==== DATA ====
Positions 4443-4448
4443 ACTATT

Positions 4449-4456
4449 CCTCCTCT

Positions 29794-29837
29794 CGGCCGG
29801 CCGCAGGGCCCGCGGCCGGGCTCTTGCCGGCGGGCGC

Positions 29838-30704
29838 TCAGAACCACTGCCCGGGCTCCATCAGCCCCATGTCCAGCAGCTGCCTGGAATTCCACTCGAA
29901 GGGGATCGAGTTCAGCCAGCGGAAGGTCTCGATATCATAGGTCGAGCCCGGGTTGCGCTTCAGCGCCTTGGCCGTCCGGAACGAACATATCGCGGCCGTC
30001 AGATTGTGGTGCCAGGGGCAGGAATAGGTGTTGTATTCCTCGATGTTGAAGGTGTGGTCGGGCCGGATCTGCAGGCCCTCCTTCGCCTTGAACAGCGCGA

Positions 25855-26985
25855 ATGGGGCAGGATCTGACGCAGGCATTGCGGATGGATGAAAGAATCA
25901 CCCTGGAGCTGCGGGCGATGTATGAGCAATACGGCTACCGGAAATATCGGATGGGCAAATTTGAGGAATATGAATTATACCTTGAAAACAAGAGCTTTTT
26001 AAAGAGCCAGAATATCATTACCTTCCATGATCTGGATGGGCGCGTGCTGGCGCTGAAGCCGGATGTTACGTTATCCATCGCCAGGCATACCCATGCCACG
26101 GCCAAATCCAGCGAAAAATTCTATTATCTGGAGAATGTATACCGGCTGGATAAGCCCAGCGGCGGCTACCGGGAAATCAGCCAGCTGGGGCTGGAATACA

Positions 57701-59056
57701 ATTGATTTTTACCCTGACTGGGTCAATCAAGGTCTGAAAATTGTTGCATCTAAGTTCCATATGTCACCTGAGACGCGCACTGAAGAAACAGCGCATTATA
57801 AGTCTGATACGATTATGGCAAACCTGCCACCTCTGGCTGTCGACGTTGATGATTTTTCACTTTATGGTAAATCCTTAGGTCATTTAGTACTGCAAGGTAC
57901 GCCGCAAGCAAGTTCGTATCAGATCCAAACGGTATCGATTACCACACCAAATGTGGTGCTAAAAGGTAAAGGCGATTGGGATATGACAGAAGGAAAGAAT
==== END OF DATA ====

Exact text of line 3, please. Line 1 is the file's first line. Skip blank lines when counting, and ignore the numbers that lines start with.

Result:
Positions 4449-4456